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I can successfully redirect my output to a file, however this appears to overwrite the file's existing data:

import subprocess
outfile = open('test','w') #same with "w" or "a" as opening mode

will remove the 'Hello' line from the file.

I guess a workaround is to store the output elsewhere as a string or something (it won't be too long), and append this manually with outfile.write(thestring) - but I was wondering if I am missing something within the module that facilitates this.

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3 Answers 3

up vote 8 down vote accepted

You sure can append the output of subprocess.Popen to a file, and I make a daily use of it. Here's how I do it:

log = open('some file.txt', 'a')  # so that data written to it will be appended
c = subprocess.Popen(['dir', '/p'], stdout=log, stderr=log, shell=True)

(of course, this is a dummy example, I'm not using subprocess to list files...)

By the way, any object with write() can replace this log item, so you can buffer the output, and do whatever you want with it (write to file, display, etc) inside this file-like object.

Note: what may be misleading, is the fact that subprocess, for some reason I don't understand, will write before what you want to write. So, here's the way to use this:

log = open('some file.txt', 'a')
log.write('some text, as header of the file\n')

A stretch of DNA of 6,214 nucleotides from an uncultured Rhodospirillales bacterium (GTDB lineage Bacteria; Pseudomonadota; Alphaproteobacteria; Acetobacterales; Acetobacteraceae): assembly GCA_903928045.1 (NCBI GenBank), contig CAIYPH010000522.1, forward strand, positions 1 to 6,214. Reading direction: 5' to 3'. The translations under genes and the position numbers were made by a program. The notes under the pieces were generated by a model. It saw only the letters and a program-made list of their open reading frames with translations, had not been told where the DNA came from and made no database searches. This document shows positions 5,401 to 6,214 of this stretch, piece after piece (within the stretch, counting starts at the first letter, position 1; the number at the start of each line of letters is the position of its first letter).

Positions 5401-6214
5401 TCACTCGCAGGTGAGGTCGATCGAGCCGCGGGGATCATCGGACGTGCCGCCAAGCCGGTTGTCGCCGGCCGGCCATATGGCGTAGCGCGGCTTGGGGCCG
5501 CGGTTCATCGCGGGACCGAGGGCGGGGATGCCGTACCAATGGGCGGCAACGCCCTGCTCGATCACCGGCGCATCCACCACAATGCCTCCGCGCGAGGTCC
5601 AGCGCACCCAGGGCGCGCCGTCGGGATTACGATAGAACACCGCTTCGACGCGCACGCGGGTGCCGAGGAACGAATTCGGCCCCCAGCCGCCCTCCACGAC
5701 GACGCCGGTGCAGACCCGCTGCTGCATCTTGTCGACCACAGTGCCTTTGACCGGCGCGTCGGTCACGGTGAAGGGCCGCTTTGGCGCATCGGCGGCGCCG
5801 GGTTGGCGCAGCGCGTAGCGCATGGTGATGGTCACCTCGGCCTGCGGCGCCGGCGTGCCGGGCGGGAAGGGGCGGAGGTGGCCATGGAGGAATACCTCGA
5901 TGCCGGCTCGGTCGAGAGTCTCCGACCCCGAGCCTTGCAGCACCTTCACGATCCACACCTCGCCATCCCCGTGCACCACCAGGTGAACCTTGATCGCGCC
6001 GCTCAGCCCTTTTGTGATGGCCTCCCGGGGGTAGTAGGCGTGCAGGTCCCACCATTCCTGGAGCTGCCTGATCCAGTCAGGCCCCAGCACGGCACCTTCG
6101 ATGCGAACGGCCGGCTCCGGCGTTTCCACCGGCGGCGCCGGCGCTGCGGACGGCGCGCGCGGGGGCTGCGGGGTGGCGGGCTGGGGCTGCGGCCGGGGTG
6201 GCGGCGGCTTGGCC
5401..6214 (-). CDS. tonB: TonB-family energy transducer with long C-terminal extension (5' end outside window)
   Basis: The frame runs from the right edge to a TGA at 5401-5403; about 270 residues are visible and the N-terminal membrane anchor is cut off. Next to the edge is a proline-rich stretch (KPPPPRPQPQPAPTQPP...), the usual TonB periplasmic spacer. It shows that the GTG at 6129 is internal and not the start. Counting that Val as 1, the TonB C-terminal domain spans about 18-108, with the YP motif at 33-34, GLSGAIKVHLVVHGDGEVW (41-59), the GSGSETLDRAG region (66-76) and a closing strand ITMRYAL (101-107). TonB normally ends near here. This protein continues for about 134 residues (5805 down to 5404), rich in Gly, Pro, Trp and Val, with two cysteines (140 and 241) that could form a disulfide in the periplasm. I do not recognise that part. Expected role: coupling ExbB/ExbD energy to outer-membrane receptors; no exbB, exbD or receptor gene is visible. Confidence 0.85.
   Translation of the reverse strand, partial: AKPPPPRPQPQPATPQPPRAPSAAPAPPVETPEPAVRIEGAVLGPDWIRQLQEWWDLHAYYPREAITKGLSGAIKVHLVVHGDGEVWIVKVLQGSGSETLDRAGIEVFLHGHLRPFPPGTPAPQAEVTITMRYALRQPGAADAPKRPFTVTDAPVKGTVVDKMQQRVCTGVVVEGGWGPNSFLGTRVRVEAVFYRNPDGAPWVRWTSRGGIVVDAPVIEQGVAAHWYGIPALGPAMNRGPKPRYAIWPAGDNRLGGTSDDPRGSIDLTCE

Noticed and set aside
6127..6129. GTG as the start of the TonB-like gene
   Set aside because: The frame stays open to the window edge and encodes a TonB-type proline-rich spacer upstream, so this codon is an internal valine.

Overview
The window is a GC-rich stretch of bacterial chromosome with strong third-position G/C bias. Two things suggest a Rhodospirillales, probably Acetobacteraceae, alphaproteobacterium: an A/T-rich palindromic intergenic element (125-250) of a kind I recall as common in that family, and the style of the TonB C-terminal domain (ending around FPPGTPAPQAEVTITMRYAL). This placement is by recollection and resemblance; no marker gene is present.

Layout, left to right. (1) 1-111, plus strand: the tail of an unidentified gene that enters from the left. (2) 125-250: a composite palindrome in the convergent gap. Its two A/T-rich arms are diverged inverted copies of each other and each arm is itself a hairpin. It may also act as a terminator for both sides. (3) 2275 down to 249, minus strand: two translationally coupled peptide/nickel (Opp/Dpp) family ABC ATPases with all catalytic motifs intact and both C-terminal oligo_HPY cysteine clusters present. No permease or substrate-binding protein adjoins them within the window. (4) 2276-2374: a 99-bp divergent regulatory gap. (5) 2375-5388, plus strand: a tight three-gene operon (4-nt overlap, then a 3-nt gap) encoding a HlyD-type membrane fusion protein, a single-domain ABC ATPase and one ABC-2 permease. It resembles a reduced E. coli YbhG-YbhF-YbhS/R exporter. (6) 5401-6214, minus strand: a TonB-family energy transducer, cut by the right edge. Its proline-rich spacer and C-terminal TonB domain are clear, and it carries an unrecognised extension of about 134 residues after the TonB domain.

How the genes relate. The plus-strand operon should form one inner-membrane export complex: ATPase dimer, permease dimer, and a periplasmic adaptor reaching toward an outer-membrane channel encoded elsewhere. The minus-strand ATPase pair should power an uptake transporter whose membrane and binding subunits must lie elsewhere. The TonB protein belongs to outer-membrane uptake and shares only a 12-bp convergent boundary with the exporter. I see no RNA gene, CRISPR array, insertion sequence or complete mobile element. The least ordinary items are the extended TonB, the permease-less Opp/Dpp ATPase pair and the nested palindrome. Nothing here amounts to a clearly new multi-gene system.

log.flush()  # <-- here's something not to forget!
c = subprocess.Popen(['dir', '/p'], stdout=log, stderr=log, shell=True)

So the hint is: do not forget to flush the output!

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Note on the above post: after some trials, it seems that subprocess.Popen needs something really like a file for its stdout and stderrarguments, so giving to them a custom object with only a write method is not sufficient. I tried, but a fileno function is required, and I'm not good enough to emulate this on a class of my own. – Joël Oct 13 '11 at 6:54
I have been attempting to use this method but I have discovered that for some reason, each time I run the external process with a file which I have definitely opened for appending, the output of the process writes from the beginning of the file and overwrites any information there. So, in order to use this solution, one must call 0, os.SEEK_END ) immediately after opening the file. – Luke Oct 31 '12 at 15:13

Are data in file really overwritten? On my Linux host I have the following behavior: 1) your code execution in the separate directory gets:

$ cat test

2) if I add outfile.flush() after outfile.write('Hello'), results is slightly different:

$ cat test

But output file has Hello in both cases. Without explicit flush() call stdout buffer will be flushed when python process is terminated. Where is the problem?

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Well the problem is if you want the header to be header, then you need to flush before the rest of the output is written to file :D

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